Yokohama, Japan, November 09, 2010 - APEC is working hard to foster closer cooperation and integration in the Asia-Pacific region so that growth and prosperity is shared by future generations, APEC Secretariat Executive Director, Ambassador Muhamad Noor, said on Tuesday.
Ambassador Noor said APEC is focused on three broad areas to boost economic growth across the region; trade and investment liberalization and facilitation; making it easier and cheaper to do business in the region; and increasing economic and technical cooperation between members.

Speaking at an APEC youth forum in the Japanese city of Yokohama, Ambassador Noor pointed to a 61 percent reduction in tariffs in the Asia-Pacific region since 1989, when APEC was formed, thanks in part to its ongoing work on trade liberalization.

Average applied tariffs have reduced from 16.9 percent in 1989 to 6.6 percent in 2008. APEC's activities have also contributed to a six-fold increase in APEC members' total trade in the same period. And, as a result, GDP per capita in the region has increased 47 percent.

"What this means for consumers and citizens are lower prices, greater choices, better standards of living, and, importantly, more employment," Ambassador Noor told youth leaders, university students and officials.

"For businesses, this translates to open markets, increased competition and innovation, and reduced production costs. And from a broader perspective, for economies, this means increased trade between members, economic development and regional integration.

"It is widely known that trade contributes to growth and creates employment; and jobs created in exporting industries tend to be better paying."

Ambassador Noor was giving the keynote speech at the APEC Voices of the Future 2010, an annual event for youth leaders in APEC member economies that aims to provide a platform to engage with government and business on issues relevant to APEC. The event was held at Nissan headquarters in Yokohama and was organised to coincide with Leaders' Week.

Given its membership and economic influence, APEC is an important entity on the world stage. It is a strategic vehicle for diplomatic and economic engagement between economies such as the US, China, Japan and Russia, and it plays an important role in advancing negotiations in other forums such as the WTO, the Ambassador told the forum.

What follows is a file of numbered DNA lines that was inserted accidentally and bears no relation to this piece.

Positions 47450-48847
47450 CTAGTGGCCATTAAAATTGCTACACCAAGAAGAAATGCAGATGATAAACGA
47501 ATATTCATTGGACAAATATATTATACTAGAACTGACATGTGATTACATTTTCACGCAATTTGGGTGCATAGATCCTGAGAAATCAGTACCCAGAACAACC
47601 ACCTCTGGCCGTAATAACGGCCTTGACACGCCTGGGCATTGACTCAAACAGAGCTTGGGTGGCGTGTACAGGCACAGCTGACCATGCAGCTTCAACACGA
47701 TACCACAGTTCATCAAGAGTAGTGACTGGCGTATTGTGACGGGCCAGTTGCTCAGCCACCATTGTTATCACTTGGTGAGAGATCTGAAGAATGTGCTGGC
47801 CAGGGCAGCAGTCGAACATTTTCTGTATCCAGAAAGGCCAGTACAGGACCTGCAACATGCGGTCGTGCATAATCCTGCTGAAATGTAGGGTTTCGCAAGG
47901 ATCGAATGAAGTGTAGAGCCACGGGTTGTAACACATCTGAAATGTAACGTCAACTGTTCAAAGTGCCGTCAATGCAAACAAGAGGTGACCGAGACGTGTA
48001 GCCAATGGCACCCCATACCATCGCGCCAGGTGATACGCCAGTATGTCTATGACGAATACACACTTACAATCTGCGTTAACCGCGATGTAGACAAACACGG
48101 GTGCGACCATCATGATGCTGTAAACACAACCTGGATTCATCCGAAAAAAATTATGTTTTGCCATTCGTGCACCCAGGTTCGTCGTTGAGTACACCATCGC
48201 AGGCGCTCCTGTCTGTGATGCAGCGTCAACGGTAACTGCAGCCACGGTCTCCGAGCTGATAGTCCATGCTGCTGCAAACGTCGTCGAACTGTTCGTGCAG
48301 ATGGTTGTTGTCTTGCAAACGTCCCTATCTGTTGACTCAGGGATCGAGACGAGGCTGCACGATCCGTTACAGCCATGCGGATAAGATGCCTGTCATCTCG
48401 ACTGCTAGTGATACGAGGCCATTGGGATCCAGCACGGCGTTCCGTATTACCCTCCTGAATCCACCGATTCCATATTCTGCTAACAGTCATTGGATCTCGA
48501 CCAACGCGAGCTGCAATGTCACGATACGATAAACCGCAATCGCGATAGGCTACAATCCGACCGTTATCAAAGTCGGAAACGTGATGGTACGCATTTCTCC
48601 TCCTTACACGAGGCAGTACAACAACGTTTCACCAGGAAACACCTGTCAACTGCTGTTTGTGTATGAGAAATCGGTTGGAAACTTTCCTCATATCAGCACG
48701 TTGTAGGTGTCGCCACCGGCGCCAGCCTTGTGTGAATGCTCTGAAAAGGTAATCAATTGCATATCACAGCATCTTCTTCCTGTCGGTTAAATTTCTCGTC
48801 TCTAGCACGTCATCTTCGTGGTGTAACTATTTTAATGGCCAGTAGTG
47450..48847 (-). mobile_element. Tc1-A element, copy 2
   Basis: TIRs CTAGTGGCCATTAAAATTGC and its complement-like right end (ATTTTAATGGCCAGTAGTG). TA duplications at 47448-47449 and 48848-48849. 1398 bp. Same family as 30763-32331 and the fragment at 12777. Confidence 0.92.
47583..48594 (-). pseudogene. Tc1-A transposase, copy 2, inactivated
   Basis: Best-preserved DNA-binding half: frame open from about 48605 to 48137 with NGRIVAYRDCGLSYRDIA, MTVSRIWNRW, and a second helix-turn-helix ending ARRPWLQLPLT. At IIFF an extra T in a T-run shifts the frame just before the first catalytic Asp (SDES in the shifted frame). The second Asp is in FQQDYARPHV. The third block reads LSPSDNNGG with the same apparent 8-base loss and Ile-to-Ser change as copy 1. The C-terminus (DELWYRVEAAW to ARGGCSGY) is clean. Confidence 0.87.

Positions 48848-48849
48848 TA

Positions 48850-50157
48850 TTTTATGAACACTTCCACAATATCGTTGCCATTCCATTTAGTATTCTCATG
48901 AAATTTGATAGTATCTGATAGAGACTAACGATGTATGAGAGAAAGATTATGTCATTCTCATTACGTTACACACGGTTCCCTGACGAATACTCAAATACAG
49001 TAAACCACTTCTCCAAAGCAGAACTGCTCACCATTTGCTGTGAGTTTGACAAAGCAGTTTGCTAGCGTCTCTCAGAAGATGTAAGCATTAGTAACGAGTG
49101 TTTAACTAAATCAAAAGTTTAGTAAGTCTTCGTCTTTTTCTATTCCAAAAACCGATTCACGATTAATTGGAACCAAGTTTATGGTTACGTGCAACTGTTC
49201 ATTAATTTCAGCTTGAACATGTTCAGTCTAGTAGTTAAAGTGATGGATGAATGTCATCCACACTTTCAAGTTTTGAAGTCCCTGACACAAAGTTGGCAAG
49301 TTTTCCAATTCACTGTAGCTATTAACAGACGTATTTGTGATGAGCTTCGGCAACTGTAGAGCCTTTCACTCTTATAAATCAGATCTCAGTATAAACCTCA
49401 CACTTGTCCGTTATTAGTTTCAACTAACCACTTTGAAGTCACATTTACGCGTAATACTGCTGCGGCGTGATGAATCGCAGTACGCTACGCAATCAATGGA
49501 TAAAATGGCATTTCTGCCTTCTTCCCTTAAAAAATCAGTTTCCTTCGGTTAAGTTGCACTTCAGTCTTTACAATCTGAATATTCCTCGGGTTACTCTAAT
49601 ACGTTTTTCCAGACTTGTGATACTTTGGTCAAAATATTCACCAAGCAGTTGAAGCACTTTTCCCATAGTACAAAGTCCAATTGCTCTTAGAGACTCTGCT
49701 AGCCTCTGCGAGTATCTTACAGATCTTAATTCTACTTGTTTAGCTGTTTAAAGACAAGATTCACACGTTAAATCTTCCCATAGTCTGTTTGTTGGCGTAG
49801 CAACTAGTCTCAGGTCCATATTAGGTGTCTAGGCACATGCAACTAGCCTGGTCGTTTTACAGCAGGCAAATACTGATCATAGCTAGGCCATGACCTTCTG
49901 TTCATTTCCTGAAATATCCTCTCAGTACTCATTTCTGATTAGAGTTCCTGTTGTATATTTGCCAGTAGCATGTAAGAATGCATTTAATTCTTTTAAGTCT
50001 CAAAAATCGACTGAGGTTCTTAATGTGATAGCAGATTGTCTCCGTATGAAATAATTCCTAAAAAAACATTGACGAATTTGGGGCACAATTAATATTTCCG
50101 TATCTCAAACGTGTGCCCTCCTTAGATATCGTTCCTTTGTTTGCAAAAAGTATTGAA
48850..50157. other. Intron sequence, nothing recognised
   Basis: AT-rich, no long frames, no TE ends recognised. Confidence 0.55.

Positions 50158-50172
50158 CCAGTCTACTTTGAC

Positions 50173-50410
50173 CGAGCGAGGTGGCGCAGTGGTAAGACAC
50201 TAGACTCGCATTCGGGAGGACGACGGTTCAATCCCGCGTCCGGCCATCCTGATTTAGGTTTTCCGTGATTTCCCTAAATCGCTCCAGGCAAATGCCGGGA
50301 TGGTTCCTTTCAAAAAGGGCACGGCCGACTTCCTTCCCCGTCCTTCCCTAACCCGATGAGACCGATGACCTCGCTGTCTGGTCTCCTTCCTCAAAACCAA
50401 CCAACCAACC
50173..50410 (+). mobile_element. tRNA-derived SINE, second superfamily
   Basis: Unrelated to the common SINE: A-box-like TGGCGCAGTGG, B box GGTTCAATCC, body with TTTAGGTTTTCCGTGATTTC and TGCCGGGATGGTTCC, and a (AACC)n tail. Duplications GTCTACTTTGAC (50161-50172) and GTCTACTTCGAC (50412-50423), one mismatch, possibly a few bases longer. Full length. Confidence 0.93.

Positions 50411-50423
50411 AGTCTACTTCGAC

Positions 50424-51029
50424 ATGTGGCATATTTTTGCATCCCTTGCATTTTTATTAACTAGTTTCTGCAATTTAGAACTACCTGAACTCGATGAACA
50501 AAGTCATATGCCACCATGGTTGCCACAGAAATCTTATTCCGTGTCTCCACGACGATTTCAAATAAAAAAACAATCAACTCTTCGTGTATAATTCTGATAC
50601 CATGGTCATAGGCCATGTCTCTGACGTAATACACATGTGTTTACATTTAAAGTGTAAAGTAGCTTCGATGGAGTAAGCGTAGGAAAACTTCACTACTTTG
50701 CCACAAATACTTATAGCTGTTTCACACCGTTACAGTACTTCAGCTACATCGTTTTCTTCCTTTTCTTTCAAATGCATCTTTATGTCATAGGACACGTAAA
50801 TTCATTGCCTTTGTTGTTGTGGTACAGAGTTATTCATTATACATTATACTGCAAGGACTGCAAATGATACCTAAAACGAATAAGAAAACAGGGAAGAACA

"APEC's range and size also means that its core work can result in large-scale achievements and far-reaching benefits," he added.

APEC members now account for 40 percent of the world's population, 44 percent of global trade and 54 percent of world GDP.

APEC is committed to the Bogor Goals set in 1994 of realizing free and open trade and investment in the region, which are a key to enhancing growth and prosperity. An assessment of member economies' progress towards these goals has been undertaken and will be presented to Leaders in Yokohama this week.

Ambassador Noor said increasing technical cooperation is an important part of APEC's agenda, especially for the developing economies, to help secure the region's growth. Some 1,600 capacity building projects have been undertaken within APEC since 1993.

APEC is also focused on improving the ease of doing business in the region, from initiatives that simplify customs procedures to those that seek to harmonise standards and regulations. APEC's trade facilitation action plan led to a five percent reduction in business transaction costs in the region between 2002 and 2006. A second action plan looks set to achieve another five percent cut.

APEC is also working towards its goal of making it 25 percent cheaper, faster and easier to do business by 2015, with an action plan that helps in particular development of the region's small and medium enterprises.

In light of the global financial crisis, Japan, as host of APEC in 2010, is leading development of a new growth strategy that aims to sustain prosperity in the future in the region. The strategy, which is expected to be released by Leaders this week, focuses on five attributes of growth: balanced, sustainable, innovative, inclusive and secure.

"Given the uncertainty surrounding the health of the global economy and persistent concerns related to climate change and energy and food security, APEC's focus has turned to considering how to sustain future economic growth," Ambassador Noor said.

"APEC's new vision points to a broadening of the APEC agenda, from trade and investment liberalisation, towards broader social and environmental objectives.

"This means that rather than just promoting economic growth, APEC will be pursuing "higher quality growth" - namely growth that is sustainable and that will ensure prosperity for all in the long term. This new paradigm highlights APEC as a dynamic forum that responds to new challenges and global realities."